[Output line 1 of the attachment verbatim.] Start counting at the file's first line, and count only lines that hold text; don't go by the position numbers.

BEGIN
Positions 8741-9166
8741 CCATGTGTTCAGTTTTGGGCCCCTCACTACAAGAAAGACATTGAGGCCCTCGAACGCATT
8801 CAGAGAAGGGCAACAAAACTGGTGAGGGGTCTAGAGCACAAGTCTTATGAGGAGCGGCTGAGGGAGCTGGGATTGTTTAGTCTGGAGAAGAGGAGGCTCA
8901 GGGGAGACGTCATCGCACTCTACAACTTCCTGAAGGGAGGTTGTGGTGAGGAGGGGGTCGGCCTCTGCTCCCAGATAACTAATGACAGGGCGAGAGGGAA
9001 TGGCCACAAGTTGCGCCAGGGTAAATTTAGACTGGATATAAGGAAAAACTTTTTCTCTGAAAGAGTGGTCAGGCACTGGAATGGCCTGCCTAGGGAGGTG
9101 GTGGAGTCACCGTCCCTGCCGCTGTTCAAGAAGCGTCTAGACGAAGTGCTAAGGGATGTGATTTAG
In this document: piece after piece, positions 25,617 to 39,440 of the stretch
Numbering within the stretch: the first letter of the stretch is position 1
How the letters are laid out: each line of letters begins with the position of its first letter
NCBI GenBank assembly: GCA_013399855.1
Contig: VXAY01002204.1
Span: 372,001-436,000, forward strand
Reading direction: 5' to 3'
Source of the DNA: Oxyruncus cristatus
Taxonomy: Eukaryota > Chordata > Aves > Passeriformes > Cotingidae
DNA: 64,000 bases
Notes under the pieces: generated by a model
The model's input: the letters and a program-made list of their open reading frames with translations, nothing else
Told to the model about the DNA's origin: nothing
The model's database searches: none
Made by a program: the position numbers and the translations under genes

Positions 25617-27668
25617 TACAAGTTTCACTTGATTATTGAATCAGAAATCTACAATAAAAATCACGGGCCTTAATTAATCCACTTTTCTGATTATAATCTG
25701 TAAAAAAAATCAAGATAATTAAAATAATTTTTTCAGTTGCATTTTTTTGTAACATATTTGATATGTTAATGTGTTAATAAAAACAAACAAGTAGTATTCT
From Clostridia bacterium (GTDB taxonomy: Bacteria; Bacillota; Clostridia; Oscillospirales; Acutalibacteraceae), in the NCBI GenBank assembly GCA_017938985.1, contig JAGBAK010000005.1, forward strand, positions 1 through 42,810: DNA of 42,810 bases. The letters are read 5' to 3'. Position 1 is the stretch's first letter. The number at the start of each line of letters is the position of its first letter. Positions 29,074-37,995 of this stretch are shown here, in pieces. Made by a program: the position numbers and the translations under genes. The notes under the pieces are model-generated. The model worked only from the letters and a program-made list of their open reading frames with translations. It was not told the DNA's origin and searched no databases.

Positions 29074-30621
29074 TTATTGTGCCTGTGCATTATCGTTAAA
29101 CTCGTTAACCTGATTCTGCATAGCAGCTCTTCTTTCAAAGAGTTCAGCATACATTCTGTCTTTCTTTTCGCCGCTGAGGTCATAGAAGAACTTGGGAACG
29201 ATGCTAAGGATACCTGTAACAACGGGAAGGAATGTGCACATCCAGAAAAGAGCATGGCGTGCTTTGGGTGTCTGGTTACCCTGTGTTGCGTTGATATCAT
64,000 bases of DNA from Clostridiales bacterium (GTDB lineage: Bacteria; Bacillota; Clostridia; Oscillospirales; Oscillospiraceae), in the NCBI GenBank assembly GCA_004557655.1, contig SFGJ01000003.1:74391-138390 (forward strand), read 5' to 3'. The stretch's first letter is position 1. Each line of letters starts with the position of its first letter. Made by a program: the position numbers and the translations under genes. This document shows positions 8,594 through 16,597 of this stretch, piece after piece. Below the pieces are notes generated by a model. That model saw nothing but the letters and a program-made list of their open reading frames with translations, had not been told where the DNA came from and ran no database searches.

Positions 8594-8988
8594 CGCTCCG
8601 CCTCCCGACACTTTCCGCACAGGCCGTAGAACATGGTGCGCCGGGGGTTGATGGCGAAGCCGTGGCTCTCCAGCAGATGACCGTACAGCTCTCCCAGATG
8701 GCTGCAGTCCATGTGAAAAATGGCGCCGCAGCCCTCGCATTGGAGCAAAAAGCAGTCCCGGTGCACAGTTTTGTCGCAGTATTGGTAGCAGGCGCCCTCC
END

Positions 8741-9166